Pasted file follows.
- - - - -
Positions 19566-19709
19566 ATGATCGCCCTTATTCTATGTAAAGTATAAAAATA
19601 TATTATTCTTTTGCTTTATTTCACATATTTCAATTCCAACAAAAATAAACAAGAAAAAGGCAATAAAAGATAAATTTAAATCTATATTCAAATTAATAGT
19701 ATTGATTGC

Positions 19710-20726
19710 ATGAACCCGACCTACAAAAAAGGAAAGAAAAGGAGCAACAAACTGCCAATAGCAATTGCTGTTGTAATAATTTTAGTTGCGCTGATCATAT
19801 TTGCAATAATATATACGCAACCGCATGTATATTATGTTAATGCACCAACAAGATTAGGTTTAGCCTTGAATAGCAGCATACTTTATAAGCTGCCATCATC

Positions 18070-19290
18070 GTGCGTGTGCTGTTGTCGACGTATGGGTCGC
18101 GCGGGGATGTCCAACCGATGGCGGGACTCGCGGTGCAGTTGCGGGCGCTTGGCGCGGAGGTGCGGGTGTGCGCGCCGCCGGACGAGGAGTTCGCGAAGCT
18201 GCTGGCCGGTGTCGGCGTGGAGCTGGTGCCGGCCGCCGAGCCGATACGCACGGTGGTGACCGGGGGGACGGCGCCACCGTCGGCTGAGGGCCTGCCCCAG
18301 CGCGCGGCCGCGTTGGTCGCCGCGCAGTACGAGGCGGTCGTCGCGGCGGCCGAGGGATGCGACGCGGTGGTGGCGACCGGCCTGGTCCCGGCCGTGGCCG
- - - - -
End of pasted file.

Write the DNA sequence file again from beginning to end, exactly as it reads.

Positions 19566-19709
19566 ATGATCGCCCTTATTCTATGTAAAGTATAAAAATA
19601 TATTATTCTTTTGCTTTATTTCACATATTTCAATTCCAACAAAAATAAACAAGAAAAAGGCAATAAAAGATAAATTTAAATCTATATTCAAATTAATAGT
19701 ATTGATTGC

Positions 19710-20726
19710 ATGAACCCGACCTACAAAAAAGGAAAGAAAAGGAGCAACAAACTGCCAATAGCAATTGCTGTTGTAATAATTTTAGTTGCGCTGATCATAT
19801 TTGCAATAATATATACGCAACCGCATGTATATTATGTTAATGCACCAACAAGATTAGGTTTAGCCTTGAATAGCAGCATACTTTATAAGCTGCCATCATC

Positions 18070-19290
18070 GTGCGTGTGCTGTTGTCGACGTATGGGTCGC
18101 GCGGGGATGTCCAACCGATGGCGGGACTCGCGGTGCAGTTGCGGGCGCTTGGCGCGGAGGTGCGGGTGTGCGCGCCGCCGGACGAGGAGTTCGCGAAGCT
18201 GCTGGCCGGTGTCGGCGTGGAGCTGGTGCCGGCCGCCGAGCCGATACGCACGGTGGTGACCGGGGGGACGGCGCCACCGTCGGCTGAGGGCCTGCCCCAG
18301 CGCGCGGCCGCGTTGGTCGCCGCGCAGTACGAGGCGGTCGTCGCGGCGGCCGAGGGATGCGACGCGGTGGTGGCGACCGGCCTGGTCCCGGCCGTGGCCG